Dr Oz: Wendy Williams Heart Disease Awareness
Dr Oz and his audience were all wearing red in support of the fight against heart disease. He welcomed Wendy Williams who is also passionate about raising awareness for the issue. She has instances of heart disease in her family and wants to live a long, healthy life. She admitted that she doesn’t work out at least twenty minutes a day, but shoots for twice a week. She doesn’t eat meat and tries to live as cleanly as possible.
Wendy acknowledged that when she was in her 20’s, she didn’t focus on her health as much, and was more focused on enjoying partying and eating bad food. She said when she turned 50, it hit her that she wanted to live a long life, so she was prepared to do what she needed to make that happen.
Dr Oz: Are You At Risk For Heart Disease?
Dr Oz asked his audience questions, and asked them to stand up and stay standing if their answer was ever yes. First, do you get less than 20 minutes of moderate to vigorous exercise every day? Do you drink more than one serving of alcohol per day? Do you watch an hour or more of television per day? Do you eat a lot of red meat, processed, or refined foods? Finally, are you overweight?
Wendy Williams admitted that the exercise question is a yes for her, and she watches at least five hours of TV a day, but she eats healthy and weighs 145 pounds at 5’11”. Wendy actually teamed up Burlington stores and Women Heart, a national coalition for women with heart disease. For every #HealthyHeart selfie, Burlington will donate a dollar to go toward educating women about heart disease.
Dr Oz: Surprising Heart Attack Triggers
Wendy then revealed the surprising heart attack triggers you should know about to stop a heart attack before it happens. Stress is one of the biggest triggers, so you have to find what works for you to help relieve stress. Another hidden trigger is shoveling snow, because exerting yourself in cold water, the arteries have shrunk down but your body is trying to pump more blood, leading to a heart attack. In the winter time, there are 53% more heart attacks than in the summer.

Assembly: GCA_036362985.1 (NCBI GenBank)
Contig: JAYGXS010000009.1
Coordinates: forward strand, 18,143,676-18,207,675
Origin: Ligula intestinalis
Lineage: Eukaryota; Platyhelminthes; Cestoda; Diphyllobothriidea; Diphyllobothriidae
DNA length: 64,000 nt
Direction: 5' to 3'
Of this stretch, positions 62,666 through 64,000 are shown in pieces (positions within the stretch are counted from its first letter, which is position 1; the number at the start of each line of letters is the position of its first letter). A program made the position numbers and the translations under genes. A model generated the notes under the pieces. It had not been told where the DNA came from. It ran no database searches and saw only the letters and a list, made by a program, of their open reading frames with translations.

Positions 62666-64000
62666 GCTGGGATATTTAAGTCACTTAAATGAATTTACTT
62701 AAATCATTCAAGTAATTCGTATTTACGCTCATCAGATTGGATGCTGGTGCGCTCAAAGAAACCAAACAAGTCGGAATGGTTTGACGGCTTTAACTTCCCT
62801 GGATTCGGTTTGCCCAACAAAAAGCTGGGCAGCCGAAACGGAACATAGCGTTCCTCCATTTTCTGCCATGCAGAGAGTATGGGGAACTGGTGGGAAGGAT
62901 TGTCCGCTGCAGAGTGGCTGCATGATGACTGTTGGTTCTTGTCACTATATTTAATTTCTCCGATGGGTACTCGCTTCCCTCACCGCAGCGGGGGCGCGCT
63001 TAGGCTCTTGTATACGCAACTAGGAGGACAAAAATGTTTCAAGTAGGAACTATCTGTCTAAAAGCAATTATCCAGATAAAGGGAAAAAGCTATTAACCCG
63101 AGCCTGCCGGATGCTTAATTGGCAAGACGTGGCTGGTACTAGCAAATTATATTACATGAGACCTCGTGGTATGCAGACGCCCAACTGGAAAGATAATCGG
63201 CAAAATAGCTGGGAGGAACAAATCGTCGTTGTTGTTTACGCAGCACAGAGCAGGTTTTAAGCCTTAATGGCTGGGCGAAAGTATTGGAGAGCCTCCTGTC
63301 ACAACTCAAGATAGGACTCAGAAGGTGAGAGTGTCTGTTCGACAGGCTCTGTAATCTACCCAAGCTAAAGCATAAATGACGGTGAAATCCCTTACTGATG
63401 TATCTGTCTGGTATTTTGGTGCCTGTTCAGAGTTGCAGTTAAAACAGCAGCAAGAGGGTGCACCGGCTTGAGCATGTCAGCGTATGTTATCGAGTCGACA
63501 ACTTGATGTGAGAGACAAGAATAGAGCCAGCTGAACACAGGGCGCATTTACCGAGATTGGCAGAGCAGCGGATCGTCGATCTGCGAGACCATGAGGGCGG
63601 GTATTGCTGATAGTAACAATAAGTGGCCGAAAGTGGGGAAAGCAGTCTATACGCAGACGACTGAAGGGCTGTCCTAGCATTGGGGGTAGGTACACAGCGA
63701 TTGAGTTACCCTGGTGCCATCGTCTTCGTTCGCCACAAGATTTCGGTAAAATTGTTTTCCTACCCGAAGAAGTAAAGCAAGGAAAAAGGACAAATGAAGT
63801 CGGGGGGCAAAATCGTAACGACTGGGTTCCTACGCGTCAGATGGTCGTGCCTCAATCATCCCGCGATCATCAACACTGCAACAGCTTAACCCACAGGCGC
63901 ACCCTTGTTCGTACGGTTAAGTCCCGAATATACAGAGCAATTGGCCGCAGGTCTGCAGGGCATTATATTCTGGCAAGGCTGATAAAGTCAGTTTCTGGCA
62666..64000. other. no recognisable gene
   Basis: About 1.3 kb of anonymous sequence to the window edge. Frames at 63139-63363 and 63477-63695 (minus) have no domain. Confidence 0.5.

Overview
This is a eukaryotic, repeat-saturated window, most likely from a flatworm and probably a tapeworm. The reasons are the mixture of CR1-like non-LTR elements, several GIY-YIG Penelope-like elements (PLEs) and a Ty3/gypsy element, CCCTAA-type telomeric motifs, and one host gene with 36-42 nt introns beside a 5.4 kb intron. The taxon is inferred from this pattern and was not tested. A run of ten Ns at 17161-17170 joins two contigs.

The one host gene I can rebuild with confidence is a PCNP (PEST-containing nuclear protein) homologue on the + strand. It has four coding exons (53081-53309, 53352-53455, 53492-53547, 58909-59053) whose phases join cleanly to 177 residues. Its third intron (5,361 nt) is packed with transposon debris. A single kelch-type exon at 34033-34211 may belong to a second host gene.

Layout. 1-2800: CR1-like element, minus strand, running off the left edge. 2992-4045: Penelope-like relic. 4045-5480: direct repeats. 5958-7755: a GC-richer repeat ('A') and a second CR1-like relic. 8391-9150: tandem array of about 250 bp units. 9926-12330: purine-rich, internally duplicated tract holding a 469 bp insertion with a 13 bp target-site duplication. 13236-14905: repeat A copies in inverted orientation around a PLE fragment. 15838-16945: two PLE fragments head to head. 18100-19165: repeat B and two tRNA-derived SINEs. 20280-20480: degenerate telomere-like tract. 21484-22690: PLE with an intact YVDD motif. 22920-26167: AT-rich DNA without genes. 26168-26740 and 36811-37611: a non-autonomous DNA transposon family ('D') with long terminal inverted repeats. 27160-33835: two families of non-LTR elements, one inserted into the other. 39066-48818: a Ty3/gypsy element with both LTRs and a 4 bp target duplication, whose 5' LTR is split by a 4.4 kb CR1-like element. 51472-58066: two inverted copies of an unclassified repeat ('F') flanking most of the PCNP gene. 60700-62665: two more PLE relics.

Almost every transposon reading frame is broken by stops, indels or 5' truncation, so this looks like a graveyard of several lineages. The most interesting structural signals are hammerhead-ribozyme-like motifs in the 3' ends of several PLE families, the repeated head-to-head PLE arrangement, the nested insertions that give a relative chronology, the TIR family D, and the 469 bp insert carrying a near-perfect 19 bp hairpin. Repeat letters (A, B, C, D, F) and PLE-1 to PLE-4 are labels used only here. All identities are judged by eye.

Dr Oz also shared that your grip strength is a good predictor of heart disease. People with weak grip strength have more heart attacks. You should use a squeeze stress ball for 15 minutes a day. You also should avoid eating big meals because your heart attack risk quadruples after big meals.
Dr Oz: When Should You Get Checked For Heart Disease?
Dr Oz then wanted to give Wendy Williams a chance to take questions from women in the audience, starting with a woman who wondered at what age women should begin checking for heart disease. If you have a family history of heart disease, you should first get checked at 20, then at 35 and then again every two years after that, unless you have a current issue.
If you have heart disease in your family, it’s important to get an ultrasound of your arteries and maybe a scan of your heart to see if there is calcium in the arteries. Another woman asked how long it would take her heart to rebuild itself after she quit smoking, and Dr Oz explained that within days everything gets better. It takes about a year for your stroke rate to go back to zero and about five years for your heart disease risk to go back to normal.
If you change your lifestyle and diet for the better, you can see an improvement in your heart disease risk in just six weeks. It was also reported that for women, what happens during pregnancy can increase your risk of heart disease later in life, and autoimmune diseases and inflammatory diseases increase your risk for heart disease.
You can head to any Burlington store and donate at check out to help the fight against heart disease.